20 amp double breaker powering washing machine and kitchen 120v outlets

I have a 2 pole 20 amp breaker that I though went straight to my washing machine in the garage, but upon tripping it I see my fridge and a couple 20 amp 120v outlets in the kitchen go out too. I am wondering if it is possible that someone has wired one side of the breaker to go to the kitchen and one side to my washing machine. If so, what would be the best way to tell? Thanks
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fzbuilder wrote:

I have one of these that I picked up at Lowe's/Home Depot:
http://tinyurl.com/5eq5re
TDD
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Open up the panel and remove one wire from the breaker, then see what gets turned on. Most likely you are correct, that the kitchen outlets and fridge are on one wire, and the washer is on the other, as that would have been the Nec legal way to do it.
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should they be ganged? That thought the only time breakers were ganged together was to control 240v devices.
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RBM wrote:

    Is the use of such a ganged (two pole) breaker for two separate circuits an acceptable practice? Just curious as to why someone would do this beside the fact it is easier to pull the wire?
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A two pole breaker is now required in the 2008 code on multiwire circuits. I think in Canada it has been required for some time.
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wrote:

how is it a multiwire circuit? just curious.
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John Grabowski wrote:

    Could you please define a "multiwire circuit?" Is it a circuit consisting of two hot wires, such as a 220 volt one where two 110 volt are used?
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For single phase AC, a "multiwire circuit" is a 3 conductor (plus EGC) circuit in which there is a neutral and two hots on opposite legs. Also called an Edison circuit or a shared neutral circuit.
Yours, Wayne
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As John and Wayne explained, these are circuits that share a common neutral. There was only a requirement to use a double pole breaker if both circuits were attached to devices in a single box, but it really is a much safer way to wire them, and as John pointed out is required by the 2008 NEC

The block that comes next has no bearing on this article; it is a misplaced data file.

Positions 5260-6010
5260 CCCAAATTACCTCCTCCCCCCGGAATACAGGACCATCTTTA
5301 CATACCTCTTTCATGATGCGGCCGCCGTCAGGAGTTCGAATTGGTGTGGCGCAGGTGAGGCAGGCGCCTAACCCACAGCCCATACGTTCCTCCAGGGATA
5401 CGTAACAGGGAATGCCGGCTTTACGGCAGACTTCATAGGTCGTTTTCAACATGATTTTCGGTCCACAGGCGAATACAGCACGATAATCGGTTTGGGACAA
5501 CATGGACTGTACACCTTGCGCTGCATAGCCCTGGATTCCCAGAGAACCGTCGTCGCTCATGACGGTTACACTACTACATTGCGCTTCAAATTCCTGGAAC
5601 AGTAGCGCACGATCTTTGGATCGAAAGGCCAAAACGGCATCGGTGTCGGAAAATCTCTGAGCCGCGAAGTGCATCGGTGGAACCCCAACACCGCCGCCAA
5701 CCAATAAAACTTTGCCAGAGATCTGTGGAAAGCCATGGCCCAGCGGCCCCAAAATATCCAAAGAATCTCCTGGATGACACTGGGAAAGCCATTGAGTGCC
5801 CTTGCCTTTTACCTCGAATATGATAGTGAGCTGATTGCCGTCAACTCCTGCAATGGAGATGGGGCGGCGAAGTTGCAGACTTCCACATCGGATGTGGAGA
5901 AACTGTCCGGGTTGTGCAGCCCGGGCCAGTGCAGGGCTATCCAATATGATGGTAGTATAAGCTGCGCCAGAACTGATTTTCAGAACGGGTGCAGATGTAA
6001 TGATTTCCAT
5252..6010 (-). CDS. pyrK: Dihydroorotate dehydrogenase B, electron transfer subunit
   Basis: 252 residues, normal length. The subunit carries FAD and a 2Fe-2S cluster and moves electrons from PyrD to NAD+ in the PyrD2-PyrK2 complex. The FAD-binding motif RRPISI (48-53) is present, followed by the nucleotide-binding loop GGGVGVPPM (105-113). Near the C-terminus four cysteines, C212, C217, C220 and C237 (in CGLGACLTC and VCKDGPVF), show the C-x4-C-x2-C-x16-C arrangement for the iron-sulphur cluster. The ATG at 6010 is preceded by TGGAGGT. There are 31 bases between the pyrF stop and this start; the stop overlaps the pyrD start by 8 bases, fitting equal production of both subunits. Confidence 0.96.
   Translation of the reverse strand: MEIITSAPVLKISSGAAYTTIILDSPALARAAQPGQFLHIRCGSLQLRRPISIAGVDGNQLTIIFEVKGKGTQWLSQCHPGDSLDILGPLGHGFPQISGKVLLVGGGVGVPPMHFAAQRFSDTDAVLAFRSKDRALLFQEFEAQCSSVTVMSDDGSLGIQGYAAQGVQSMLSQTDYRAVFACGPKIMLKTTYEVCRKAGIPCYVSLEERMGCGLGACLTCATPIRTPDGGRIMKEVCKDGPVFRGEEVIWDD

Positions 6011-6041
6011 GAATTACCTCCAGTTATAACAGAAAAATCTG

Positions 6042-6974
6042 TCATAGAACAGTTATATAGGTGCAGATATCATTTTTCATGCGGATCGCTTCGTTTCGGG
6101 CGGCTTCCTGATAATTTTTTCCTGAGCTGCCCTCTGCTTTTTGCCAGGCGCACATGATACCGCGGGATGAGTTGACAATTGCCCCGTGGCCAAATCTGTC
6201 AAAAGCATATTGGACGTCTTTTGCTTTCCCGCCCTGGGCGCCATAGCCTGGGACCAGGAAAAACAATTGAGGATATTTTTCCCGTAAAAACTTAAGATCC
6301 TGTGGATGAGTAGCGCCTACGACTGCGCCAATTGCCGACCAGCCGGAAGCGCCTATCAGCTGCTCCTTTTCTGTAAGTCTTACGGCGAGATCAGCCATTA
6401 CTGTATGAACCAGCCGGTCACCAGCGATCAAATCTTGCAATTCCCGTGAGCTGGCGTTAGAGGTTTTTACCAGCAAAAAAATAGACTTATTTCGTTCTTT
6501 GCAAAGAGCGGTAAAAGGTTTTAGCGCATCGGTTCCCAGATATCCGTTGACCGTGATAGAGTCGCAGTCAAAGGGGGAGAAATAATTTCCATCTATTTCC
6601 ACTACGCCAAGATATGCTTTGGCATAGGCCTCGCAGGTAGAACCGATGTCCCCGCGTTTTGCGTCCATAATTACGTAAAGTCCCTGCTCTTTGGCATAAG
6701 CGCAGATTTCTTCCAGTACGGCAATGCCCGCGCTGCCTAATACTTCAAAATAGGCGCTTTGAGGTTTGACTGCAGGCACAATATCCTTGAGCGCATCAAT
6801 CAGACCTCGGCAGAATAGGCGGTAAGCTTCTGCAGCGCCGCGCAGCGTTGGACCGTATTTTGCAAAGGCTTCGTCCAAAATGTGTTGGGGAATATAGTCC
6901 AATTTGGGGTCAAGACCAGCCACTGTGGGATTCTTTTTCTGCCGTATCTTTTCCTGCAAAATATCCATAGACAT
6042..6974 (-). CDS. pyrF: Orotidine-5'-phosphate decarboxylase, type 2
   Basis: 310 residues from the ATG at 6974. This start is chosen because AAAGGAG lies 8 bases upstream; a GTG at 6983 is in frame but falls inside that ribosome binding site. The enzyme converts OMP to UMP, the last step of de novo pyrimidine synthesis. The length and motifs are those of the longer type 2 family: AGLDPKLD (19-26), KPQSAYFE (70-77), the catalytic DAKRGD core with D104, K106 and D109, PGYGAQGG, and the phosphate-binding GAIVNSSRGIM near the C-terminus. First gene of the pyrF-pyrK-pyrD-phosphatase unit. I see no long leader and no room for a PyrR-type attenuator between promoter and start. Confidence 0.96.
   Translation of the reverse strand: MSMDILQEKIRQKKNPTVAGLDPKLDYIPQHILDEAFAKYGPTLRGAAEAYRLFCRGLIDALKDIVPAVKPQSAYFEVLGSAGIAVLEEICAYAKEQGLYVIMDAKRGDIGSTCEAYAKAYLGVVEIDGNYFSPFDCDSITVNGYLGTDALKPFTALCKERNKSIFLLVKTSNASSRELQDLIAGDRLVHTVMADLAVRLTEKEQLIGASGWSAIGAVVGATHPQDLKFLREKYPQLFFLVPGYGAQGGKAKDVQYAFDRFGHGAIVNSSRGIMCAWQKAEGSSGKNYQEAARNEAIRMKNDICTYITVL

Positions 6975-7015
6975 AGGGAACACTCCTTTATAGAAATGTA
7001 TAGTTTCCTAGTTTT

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RBM wrote:

    Thanks to both of you for the explanations. I have another question however:
    If the gauge of the wire is appropriate for say 20 amps, and you supply each wire designated for line from a separate 20A breaker, how can the neutral wire be of adequate gauge for both circuits? In other words, if 20 amps were drawn on each of the line wires and the common neutral was used for both circuits, wouldn't the capacity of the neutral be exceeded and be over 20 amps?? Maybe I am missing something?
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That is one of the wonders of electricity. The neutral will only carry the difference between the two phases. The hots must be on opposite phases.
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Ken wrote:

The current wave cancels out. So if you have say 6 amps draw on 1 wire and 7 amps on the other, then the combined current on the neutral would be only 1 amp. 20A and 20A = 0A etc... So the most amps the neutral will see is 20A. Thats why it's important to keep the 2 wires on opposite hot legs in the panel. Using a double breaker assures that. If both hots are put on the same leg then the neutral will be overloaded.
Kevin
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Kevin Ricks wrote:

    I knew I had to be overlooking something. Thanks.
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fzbuilder wrote:

Not sure why it would matter? On some double breakers you can take the connecting bar off. If not then you would have to open the panel and disconnect one of the wires from the breaker. Turn the beaker back on and map out the circuit. Then change to the other wire....
It's possible that you have an 'Edison' circuit where one neutral wire (white) is shared by the 2 circuits. If the breaker is connected to one 12/3 cable w/red, black, white + GND then that is the case. If so then it must remain as is unless you rewire things. If not an 'Edison' circuit then there is no reason to use the double breaker and you could either remove the connecting bar or swap out the double with 2 single 20's. (Verify that the wire is 12ga or larger)
Kevin
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I think he may be trying to determine if the washer is indeed on a separate circuit, or could it be attached to the fridge, or kitchen outlets
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fzbuilder wrote:

There are a few ways to tell. Open the front panel and see if the leads from each breaker go to a single cable or conduit. Then at the first outlet see if one hot is connected there and if the neutral is bridged where it and the other hot go to the next outlet.
Having the breakers ganged together provides additional safety. If only one circuit is off there is a possibility that the accompanying neutral wire is carrying current from the other circuit.
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